The first instalment of the eh List! author series at the Toronto Reference Library featured Giller Award winning writer of Fifteen Dogs, André Alexis. The eh List features authors Canadian authors who have significant contributions to the Canadian literary world. Alexis was featured in conversation with Deborah Dundas, a reviewer and editor at the Toronto Star. Throughout the hour long program, Alexis did a reading of a passage from Fifteen Dogs, chatted with Dundas about the influences of his book series, answered questions from the audience and finished up with a signing.
Fifteen Dogs is the second in a series of books written by Alexis that take the theme of divinity in different contexts. The first book in the series was Pastoral, which was published in 2014 and the next instalment of the series is to be expected in 2017. Alexis tells the audience that the next book will be continue with the contextual divinity theme, with ghost stories and a take on Treasure Island. To me, the most interesting discussion between Alexis and Dundas revolved around the concept of the divine. Fifteen Dogs is an apologue and thus starts with two dramatis personae, Apollo and Hermes, who are drinking in a Toronto bar. It is in this book that divinity makes an actual appearance, rather than in an abstract or deux ex machina role. The inclusion and direct intervention of the gods is the catalyst of the events of the book, which is what drew me to the read in the beginning.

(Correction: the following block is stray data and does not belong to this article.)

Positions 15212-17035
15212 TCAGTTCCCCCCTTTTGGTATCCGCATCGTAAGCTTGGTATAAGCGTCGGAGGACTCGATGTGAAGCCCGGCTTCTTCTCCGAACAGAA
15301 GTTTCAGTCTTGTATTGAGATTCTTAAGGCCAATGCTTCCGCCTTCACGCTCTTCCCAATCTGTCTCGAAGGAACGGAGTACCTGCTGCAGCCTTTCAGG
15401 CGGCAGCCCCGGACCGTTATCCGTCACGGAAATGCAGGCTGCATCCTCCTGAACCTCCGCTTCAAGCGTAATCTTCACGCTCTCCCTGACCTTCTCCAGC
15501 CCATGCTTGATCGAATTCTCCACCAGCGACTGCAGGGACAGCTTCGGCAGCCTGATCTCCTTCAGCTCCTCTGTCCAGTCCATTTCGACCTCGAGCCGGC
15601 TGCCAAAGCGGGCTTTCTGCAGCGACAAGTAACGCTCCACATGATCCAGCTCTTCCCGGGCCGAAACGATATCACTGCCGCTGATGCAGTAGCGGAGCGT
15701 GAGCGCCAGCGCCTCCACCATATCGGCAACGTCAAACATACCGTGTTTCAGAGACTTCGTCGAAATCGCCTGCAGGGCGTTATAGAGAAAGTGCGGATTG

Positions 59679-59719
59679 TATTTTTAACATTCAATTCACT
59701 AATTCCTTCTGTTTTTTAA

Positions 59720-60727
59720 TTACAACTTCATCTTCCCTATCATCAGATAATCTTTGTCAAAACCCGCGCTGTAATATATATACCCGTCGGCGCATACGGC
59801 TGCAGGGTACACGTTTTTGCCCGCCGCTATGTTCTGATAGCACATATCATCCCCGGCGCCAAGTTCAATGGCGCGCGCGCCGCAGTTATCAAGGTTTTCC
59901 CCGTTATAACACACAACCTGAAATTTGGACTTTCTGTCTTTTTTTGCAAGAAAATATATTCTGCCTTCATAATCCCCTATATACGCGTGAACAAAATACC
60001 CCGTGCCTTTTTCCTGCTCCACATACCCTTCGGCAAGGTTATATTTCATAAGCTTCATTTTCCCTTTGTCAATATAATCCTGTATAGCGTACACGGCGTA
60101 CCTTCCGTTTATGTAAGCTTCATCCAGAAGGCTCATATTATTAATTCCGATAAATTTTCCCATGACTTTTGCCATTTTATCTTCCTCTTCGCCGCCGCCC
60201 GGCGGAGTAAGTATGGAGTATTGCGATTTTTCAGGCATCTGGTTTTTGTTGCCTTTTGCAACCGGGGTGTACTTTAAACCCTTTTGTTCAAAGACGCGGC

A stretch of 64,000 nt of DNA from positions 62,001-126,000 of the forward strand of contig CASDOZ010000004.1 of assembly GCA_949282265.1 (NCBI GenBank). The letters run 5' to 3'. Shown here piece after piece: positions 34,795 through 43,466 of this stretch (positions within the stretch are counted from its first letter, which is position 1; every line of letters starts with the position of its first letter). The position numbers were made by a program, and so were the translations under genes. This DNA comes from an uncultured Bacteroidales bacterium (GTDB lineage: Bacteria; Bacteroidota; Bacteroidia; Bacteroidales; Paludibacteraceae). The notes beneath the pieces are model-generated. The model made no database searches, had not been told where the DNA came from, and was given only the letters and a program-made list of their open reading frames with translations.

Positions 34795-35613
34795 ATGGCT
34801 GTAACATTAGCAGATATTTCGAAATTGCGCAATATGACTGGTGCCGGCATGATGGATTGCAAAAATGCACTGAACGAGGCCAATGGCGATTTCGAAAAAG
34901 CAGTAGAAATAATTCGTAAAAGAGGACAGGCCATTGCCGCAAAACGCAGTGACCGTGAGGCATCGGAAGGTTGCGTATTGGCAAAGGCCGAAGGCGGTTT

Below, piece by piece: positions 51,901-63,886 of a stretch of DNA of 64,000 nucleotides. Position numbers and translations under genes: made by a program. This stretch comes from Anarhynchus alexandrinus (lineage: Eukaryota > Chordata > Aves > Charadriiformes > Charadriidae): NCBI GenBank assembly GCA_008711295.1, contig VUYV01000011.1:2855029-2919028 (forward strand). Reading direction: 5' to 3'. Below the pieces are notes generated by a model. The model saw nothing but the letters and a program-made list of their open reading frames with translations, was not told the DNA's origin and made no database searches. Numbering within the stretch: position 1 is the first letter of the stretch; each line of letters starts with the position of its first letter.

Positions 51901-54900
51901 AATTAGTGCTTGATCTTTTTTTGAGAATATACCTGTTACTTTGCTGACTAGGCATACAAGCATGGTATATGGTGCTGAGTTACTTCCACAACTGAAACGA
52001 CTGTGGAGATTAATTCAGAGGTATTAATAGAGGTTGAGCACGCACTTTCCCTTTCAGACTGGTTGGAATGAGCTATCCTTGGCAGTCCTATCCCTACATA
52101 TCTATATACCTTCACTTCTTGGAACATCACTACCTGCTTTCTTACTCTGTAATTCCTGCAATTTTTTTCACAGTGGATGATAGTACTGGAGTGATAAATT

As a reader who is interested in classically inspired texts, this book offered much as a new twist on the apologue style of narrative. However, for others, I would still recommend the book, as Alexis has a fanciful way of mythologizing Toronto which is at once foreign and incredibly familiar. Other themes that Alexis explores in his book are that of language, consciousness, love and death. With the theme of love, Alexis explains that he wanted to explore the relationship between what he sees as two contradictory elements: love and power. He also discusses whether language makes us conscious or not. In the book, one of the dogs writes dog poetry that is quite ingenious through Alexis’ explanation (I will not ruin the surprise).
This was my first TPL event, and I must say it was well facilitated for an audience of obviously hungry readers. For more information on The eh List!, including future events, please follow this link.